This is a big problem, and the reason why many gym enthusiast run into muscle and joint pain issues and inevitable injury.

To avoid this occurring to our members – along with mobility – we focus heavily on re-teaching your body to activate the right muscle, at the right time, every time.

To do this, I recommend employing a large majority of isolated, single joint movements that target very specific postural muscles early on in your new program. Just ask your trainer, they should know what I’m talking about.

If you’re lucky enough to find a personal trainer who does do this, be patient and trust in the process. He or she’s one of the good ones!

To bring it all together we’re going to talk about muscle sequencing and movement patterns.

back-squat

Muscle sequencing – makes up the final stage of our beginner kickstart program and it should also be prioritised in yours.

For many people, this is the first introduction to more difficult exercises where you will take your newly acquired flexibility, mobility and muscle control and teach your body how to put it all together into what’s called movement patterns.

This is incredibly important for you and your trainer to understand.

See our brains change and the synapsys addapt and rewrite themselves as we eliminate tasks and learn new skills. In fact, one of the biggest causes of injury I see are caused by people attempting to do the things they used to do after a period of absence at the same, or similar intensities.

Activities like weight lifting, distance running or playing dynamic sports like basketball, rugby, soccer or touch footy.

Here’s the thing …

As the frequency and intensity of your exercise dropped off and you spent more and more time in front of your computer learning new skills at work, your brain actually rewired itself and your brain maps changed.

It’s extremely likely you’ve wiped all, or part of the area of your brain map that supported the old movement patterns associated with your past exercise.

Neuroscientists call this transformation brain plasticity.

Here’s how it works.

Brain synopsys that enable your body to perform specific function – like movement skills – take up valuable brain map real estate.

As your exercise commitments drop off, and you no longer require the coordination and skill to perform those tasks anymore, your brain wipes that portion of your brain map, using the space for something considered more important.

In layman’s terms, it uses the space to strengthen or develop a skill you do use every day like sitting comfortably, touch typing, or even mastering the macro’s in your latest excel spread sheet.

Very quickly you will lose the brain synapses that controlled the crucial movement patterns you grew accustom to when you prioritised exercise to stay fit.

Movement patterns are definitely not new to us.

We learned them as infants during the mammalian and reptilian phases of development. If you’re unsure, this is when you first learned to move across the floor, pulling, pushing, lifting, sitting, crawling then eventually standing and walking.

Often people who present with quite serious spinal injuries must literally learn to walk again. Usually that starts at the very beginning, with crawling.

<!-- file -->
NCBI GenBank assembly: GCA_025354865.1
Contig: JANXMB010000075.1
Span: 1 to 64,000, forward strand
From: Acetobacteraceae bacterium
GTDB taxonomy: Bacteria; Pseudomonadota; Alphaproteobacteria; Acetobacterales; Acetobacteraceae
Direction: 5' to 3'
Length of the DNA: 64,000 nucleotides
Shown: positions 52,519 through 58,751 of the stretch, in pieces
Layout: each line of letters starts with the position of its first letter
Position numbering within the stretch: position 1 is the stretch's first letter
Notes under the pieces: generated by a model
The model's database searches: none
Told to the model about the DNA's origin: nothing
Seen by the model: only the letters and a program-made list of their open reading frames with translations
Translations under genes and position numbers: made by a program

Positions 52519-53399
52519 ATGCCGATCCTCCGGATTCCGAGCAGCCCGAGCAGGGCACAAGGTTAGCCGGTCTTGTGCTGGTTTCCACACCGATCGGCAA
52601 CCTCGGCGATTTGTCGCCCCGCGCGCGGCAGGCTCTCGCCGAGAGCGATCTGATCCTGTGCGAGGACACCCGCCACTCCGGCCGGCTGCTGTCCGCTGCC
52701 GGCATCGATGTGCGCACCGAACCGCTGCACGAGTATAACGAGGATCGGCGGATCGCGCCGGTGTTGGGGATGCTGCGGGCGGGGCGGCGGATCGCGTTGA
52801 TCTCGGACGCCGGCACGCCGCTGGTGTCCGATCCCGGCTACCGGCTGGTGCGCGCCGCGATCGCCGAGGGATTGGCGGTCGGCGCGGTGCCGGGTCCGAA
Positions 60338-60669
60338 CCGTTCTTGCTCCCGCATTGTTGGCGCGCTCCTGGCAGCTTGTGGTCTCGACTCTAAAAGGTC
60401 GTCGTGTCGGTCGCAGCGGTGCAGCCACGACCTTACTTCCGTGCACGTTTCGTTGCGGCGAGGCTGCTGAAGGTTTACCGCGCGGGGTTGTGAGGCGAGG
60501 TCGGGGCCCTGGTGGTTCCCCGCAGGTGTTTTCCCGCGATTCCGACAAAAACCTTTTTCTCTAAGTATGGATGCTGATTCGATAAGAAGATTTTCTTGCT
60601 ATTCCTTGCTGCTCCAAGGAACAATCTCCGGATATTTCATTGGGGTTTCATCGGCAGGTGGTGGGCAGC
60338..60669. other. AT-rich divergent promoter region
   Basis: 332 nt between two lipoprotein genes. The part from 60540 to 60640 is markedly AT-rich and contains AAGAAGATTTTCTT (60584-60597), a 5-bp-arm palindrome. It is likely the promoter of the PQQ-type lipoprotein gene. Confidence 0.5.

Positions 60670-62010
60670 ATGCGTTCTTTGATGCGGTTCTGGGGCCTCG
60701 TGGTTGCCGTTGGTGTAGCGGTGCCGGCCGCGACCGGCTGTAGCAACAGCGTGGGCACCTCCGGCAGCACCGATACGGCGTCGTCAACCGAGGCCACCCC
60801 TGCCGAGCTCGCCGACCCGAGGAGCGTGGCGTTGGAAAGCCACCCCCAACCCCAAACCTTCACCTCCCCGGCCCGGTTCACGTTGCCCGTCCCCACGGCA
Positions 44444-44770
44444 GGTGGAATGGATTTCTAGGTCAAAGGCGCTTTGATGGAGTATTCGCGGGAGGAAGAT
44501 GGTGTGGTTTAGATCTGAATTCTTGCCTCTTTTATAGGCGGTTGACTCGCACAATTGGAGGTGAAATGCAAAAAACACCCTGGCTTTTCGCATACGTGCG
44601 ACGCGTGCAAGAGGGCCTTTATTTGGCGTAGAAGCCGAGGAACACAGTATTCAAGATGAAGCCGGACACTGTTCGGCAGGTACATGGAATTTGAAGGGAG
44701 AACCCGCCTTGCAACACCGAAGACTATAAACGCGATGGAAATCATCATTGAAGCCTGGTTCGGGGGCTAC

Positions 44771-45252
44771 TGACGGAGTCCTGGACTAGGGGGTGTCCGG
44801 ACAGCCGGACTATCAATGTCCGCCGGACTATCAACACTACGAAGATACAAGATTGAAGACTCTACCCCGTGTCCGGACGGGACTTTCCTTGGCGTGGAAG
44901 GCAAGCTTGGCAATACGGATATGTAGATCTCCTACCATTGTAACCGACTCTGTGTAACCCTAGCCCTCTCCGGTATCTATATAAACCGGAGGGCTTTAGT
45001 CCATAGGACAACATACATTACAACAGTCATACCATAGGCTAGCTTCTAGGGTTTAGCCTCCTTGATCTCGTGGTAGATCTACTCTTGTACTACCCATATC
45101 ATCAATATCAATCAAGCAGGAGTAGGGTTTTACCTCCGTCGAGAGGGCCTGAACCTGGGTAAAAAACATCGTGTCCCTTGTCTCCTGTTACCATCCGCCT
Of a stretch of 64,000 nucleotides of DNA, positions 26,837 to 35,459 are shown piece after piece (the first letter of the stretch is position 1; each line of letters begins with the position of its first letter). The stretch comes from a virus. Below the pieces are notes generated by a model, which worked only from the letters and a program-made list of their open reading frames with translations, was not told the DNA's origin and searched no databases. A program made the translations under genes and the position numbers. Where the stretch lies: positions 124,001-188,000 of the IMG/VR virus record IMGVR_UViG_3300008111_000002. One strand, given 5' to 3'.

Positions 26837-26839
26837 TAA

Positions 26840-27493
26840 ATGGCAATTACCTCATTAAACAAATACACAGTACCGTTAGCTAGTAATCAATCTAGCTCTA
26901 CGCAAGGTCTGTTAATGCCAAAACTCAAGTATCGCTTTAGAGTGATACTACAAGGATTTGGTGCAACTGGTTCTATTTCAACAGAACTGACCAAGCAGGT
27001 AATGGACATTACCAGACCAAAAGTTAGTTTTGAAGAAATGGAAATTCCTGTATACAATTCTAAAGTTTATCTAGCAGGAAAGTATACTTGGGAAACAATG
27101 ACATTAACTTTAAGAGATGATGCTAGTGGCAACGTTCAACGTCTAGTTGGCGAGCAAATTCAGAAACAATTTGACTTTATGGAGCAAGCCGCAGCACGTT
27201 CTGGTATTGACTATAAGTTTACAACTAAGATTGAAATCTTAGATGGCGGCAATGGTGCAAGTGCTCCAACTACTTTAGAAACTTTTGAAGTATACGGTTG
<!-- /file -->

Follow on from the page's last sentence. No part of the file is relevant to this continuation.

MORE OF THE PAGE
Sounds scary right? He said he was going to introduce some revolutionary FMS exercise program, now he’s trying to tell me I have to start crawling again.

Yeah right …!

Wait just a minute, I’m not suggesting everyone needs to crawl again to get fit and strong.

But trust me.

As I’ve mentioned, certain lifestyle factors – particularly sitting for periods longer than 20 minutes at a time – have caused adaptations to occur in your brain, joints and muscles.

If you’ve been out of the gym or off the running track for a while, you will have lost the flexibility, mobility, muscle activation and sequencing required to exercise at those same intensities as you used too.

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To quickly recap the important stuff.

Neuroscientists have discovered through intricate brain mapping that as we eliminate certain behaviours – such as exercise – from our daily life, active neurons quickly fight for the valuable mapping space in your brain, quickly overriding the ability to perform those activities.

Essentially, we lose our coordination.

In a nutshell, A kickstart program should be designed to assess how far you’ve gone, what movement patterns have been overridden etc. and then switch these system back on again, strengthening not only the muscles and joints, but the important neural pathways as well.

At Unity Gym in North Sydney we aim to stimulate the good, healthy brain plasticity, going far beyond a regular exercise programs – and instead – teaching your body how to move again.

My advice, be at peace with this phase in your exercise journey, embrace the process, enjoy rediscovering your body and you will progress much faster and the transformation will last much longer.

But whatever you do, avoid working with any personal trainer who tries to rush it, skip it or ignore it altogether.

And for god sake, if they have no idea what I’m talking about, then they probably shouldn’t be trusted with your most valuable asset … your body!